100 1895 Palpopleura deceptor Deceptive Widow Male RNR GP RSA Mch 2018r 12  100 1399 Palpopleura deceptor Deceptive Widow Female LP RSA Sept 2017r 1 100 1892 Palpopleura deceptor Deceptive Widow Male RNR GP RSA Mch 2018r 6

Deceptive Widow.     Valse-weetjie 

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Short description:

Palpopleura deceptor, Deceptive Widow, Genus Palpopleura , Family Libellulidae, is a greyish, light blue pruinescent species, with black to dark tail tip. Blackish streak on forewings, with a dark spot close to the nodus

Key identification features:

Male:

  • Face is creamy white with dark blue metallic frons.
  • Blackish spot near nodus of the forewing. Dark streaks in the front wing leading away from the wing base. Amber markings behind the coista darken with age to well past the pterostigmas to the wing tips while rest of  both wings develops a light amber.
  • Pterostigmas are long (4mm), dark brown, with cream patch in inner half that may darken with age.
  • The abdomen is covered in pruinosity while the last three segments stay mainly black with gold/yellow streaks that may disappear with age. Underneath the thorax it has six dots in the form of a lion paw print, with 4 towes and  two dots on the heal. Photo of this marking

Females:

  • Wing is similar to male.
  • Abdomen of females and young males are yellowish brown with three rows of black streaks.
  • Yellow and black but pruinose to grey, yellow and black with age.
Compared with other species:
  • Females of P. lucia and P. portia are most like P. portia males, but is difficult to separate. Females must preferably be identified or photographed with males.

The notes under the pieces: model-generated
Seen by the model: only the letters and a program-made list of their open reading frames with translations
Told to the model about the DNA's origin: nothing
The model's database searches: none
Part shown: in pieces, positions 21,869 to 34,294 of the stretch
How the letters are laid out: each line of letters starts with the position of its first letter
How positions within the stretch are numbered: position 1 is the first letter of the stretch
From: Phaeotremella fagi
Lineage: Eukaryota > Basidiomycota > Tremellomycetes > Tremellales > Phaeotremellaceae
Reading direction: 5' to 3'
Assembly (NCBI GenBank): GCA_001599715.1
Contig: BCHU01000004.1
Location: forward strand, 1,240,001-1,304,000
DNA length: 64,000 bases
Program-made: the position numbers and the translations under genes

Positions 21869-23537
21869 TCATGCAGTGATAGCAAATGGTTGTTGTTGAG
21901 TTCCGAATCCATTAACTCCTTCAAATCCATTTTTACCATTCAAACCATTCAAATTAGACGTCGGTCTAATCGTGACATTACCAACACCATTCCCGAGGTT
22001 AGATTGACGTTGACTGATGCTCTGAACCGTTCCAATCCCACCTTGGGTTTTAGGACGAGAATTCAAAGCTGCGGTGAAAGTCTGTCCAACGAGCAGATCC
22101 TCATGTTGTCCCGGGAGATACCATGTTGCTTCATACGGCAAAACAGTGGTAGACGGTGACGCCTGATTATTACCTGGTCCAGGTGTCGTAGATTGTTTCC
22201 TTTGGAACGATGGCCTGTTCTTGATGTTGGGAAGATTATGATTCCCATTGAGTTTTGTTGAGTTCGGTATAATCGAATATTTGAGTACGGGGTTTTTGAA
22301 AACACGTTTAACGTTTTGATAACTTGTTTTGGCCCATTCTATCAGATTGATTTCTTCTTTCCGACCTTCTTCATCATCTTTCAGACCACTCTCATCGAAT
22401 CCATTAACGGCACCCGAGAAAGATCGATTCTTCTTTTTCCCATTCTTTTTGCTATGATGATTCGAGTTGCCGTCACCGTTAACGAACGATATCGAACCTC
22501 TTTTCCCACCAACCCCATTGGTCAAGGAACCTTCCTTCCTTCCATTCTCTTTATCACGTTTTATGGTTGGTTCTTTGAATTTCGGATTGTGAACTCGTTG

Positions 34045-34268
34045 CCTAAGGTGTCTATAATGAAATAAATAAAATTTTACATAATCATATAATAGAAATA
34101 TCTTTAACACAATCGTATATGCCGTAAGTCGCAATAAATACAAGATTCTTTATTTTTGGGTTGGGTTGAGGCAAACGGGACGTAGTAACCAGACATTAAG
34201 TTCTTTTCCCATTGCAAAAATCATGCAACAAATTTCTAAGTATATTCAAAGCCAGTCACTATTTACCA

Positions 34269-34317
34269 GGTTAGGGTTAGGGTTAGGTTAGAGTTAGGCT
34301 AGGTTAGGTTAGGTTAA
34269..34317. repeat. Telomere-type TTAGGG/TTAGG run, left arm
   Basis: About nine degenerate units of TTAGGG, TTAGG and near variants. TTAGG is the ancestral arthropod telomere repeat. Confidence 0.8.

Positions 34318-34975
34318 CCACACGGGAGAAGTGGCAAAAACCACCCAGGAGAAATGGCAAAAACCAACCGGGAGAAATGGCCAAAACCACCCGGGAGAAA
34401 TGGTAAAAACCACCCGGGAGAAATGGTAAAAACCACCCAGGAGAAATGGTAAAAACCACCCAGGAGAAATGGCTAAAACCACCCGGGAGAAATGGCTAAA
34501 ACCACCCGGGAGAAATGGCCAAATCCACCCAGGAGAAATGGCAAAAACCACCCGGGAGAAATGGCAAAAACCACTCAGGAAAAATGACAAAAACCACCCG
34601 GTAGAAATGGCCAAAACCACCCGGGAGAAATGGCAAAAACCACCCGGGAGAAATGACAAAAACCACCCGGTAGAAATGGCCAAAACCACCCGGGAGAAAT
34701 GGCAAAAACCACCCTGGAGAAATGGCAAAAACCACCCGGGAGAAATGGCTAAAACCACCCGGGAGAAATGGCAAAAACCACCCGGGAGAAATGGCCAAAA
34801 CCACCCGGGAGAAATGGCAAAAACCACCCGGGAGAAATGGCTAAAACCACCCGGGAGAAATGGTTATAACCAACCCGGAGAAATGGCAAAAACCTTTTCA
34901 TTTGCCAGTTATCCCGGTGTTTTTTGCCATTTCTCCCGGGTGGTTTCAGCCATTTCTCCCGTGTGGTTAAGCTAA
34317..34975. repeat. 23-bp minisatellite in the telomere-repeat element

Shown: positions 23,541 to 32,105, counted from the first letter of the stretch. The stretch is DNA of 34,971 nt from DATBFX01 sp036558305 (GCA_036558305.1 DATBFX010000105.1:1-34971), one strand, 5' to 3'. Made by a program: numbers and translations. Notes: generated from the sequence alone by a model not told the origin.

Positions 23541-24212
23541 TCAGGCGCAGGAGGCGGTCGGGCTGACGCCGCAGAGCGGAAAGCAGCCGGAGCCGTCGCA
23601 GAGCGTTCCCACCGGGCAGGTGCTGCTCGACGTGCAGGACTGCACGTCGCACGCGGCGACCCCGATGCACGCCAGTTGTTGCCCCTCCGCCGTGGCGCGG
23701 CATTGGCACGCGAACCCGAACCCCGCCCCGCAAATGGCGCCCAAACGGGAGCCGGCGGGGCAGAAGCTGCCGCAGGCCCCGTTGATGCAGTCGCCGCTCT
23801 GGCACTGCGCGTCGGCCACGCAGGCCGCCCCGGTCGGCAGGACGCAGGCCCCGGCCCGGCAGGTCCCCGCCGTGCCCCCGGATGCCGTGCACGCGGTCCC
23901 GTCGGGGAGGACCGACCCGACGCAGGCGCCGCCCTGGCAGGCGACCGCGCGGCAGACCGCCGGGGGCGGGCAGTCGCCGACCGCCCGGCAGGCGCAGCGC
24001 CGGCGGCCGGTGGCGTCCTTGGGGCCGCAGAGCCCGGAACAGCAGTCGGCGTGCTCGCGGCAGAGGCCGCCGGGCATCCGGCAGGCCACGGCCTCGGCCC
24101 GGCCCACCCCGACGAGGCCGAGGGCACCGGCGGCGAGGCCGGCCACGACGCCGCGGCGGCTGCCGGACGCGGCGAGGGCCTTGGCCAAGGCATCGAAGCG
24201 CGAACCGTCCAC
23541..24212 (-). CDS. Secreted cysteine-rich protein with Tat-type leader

• P portia and P. lucia have dark patches on the wings.
  • Black patches in both wings of the female P. lucia is more extensive than the patches of P. Portia.
  • P. lucia females have an amber patch in both wings that reaches the hind margins of the wings. These patches may also be prevalent in P. portia, but is lighter and do not reach the hind margins of the wings. Female P Jucunda has distinctive dark patches on outer part of both wings, but the male have amber patches in the area where the females have dark patches. P deceptor has long black streaks in forewing only with an isolated dark marking around node.
  • Pterostigmas of P. lucia and P portia are bicolored: half white and half black with black on outer side. The outer black part of the pterostigmas of P. Lucia follows to the last Px vein (on the wing tip) giving the pterostigma a cat nail like appearance P. jucunda has dark brown pterostigmas. Pterostigmas of P deceptor are black with white/cream in inner half.
Distribution and habitat:
  • Uncommon across the warm north eastern and northern areas of South Africa. Recent data indicate the species in the northern GP as far south as Pretoria, LP, MP and northern KZN.
  • Frequents shallow pools, marshes and sluggish reaches of streams, with low reeds or grasses of streams, in warm areas.
  • Females seldom found near the water’s edge.
Behaviour.
  • Hunts in a darting flight, returning to a regular perch. In flight it can be misidentified as a skimmer. The strongest flyer of all the Palpopleura species.
Further reading and information:

Books:
A Guide to Dragonflies and Damselflies of South Africa...p 172
Dragonflies and Damselflies of South Africa...p 160
Dragonfly Biotic Index...p 156
Dragonflies and Damselflies of Namibia.
..p. 181

The Dragonflies and Damselflies of Eastern Africa  … P 190
Websites:
Warwick Tarboton
A Visual Guide to the Damselflies and Dragonflies of South Africa

The IUCN Red List of Threatened Species      Least Concern
Odonata Atlas of Africa VMU Number 668180
Other Information:
Size Comparison Diagram Dragonflies, Damselflies
Morphology of a Dragonfly,  Damselfly
Map of South Africa
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